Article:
Finding best choices

Overwhelming response: A large crowd thronging the booths at the Star Education Fair.

THE Star Education Fair 2015 in Penang was a magnet for parents, school leavers and students looking for tertiary education choices.

They flocked to the two-day fair at the Subterranean Penang International Convention and Exhibition Centre where 87 exhibitors took up 253 booths to showcase their programmes and other offerings.

Among the visitors was purchasing executive Teh Ban Hin, 50, who believes it is never too early to prepare for a career.

His daughter Serene is only in Form Three but he is already scouting around for the best college for her when she finishes her SPM in two years.

“My daughter loves culinary arts and have gone for baking courses,” Teh said when met at the KDU College booth yesterday.

Strong support: Deputy Education Minister II P. Kamalanathan (centre), flanked by The Star executive director Tan Sri Kamal Hashim and senior regional manager (operations) David Yeoh receiving pledges from institutions. With them are (from left) Equator College Penang academic director Tan Hooi Kee, Sunway College Ipoh Information and Communication head Michelle Foo, PTPL Penang principal Cheah Gaik Chiam, KDU College Penang principal Dr Chong Beng Keok, Sentral College Penang president Dr Koo Wee Kor, Han Chiang College vice-principal Dr James Beh Kok Hooi and The Star Education Fund manager Susanna Kuan.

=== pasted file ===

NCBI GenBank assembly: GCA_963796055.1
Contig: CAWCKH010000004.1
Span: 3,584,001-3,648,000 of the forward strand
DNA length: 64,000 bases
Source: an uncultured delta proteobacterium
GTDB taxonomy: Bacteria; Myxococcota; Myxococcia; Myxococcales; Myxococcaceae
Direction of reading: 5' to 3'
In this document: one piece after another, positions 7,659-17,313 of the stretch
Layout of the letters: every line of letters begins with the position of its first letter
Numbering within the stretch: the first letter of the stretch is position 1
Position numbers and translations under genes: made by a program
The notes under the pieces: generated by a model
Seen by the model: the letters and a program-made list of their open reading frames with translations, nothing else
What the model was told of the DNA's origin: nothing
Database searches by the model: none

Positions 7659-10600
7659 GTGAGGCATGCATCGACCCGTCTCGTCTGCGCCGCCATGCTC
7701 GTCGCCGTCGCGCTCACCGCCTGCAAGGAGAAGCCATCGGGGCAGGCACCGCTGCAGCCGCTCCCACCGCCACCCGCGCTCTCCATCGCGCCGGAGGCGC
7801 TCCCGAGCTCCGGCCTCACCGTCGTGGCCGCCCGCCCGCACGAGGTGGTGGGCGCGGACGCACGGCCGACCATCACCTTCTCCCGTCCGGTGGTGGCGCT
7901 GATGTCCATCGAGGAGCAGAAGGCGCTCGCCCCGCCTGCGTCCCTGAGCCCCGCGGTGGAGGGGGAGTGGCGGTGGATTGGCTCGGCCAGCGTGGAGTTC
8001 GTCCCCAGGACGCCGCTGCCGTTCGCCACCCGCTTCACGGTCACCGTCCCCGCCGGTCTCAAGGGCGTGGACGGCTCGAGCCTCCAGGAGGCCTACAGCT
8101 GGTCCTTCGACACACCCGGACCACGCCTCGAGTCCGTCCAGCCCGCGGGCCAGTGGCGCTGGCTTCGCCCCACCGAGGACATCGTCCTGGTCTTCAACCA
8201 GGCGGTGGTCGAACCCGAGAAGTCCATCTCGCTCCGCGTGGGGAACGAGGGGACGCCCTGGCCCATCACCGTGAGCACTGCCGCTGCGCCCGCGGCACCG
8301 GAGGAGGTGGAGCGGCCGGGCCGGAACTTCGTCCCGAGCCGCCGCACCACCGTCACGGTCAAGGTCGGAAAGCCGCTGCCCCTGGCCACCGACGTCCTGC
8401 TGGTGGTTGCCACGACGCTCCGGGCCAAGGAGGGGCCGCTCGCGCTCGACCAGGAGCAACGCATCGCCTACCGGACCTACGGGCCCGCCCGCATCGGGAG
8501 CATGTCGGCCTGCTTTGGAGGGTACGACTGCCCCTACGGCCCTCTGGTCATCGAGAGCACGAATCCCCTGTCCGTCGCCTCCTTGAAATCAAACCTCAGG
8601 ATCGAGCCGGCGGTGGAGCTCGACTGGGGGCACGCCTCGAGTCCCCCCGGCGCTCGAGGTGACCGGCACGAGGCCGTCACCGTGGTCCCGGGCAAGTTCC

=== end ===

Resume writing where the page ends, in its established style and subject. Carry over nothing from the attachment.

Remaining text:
“I am planning to put her in a good college when she leaves school. I need to know how much a suitable programme for her will cost so I can be prepared.”

Another concerned parent was assistant production manager Ng Chin Oo, 46, who was looking for a good engineering programme for her daughter Teoh Xin Ni.

“My daughter wants to do engineering and I am looking for the best course for her,” said Ng, seen seeking advice at the Inti International University and Colleges booth along with Xin Ni.

Suitable course: Inti academic director Hemalatha Murugiah telling Xin Ni and Ng about the college’s engineering courses.

The girl, 17, said she planned to take up mechanical engineering.

T. Veenisha Stephenie, 17, who studied in the science stream at school, is switching to the arts for her tertiary education as she plans to study Mass Communication.

“I was never good in science and have a passion for public relations. That is something I want to specialise in,” she said.

Limkokwing University of Creative Technology international co-ordinator Katherine O’Dea said the students who approached the university’s booth had done background checks and were aware of what they wanted.

“Most of the students asked about engineering and architecture courses.

“They are seeking programmes that promise good job opportunities and bright futures,” she said.

Providing guidance: Quest International University Perak counsellors giving advice to parents and students at the fair.

King’s Education in United Kingdom and United States director Andrew Hutchinson said the Star Education Fair was always one of the most well-organised fairs in the region.

“We always received enquiries at the fair and generally, Malaysian students have no problems adapting to life in the United Kingdom or the United States,” he said.

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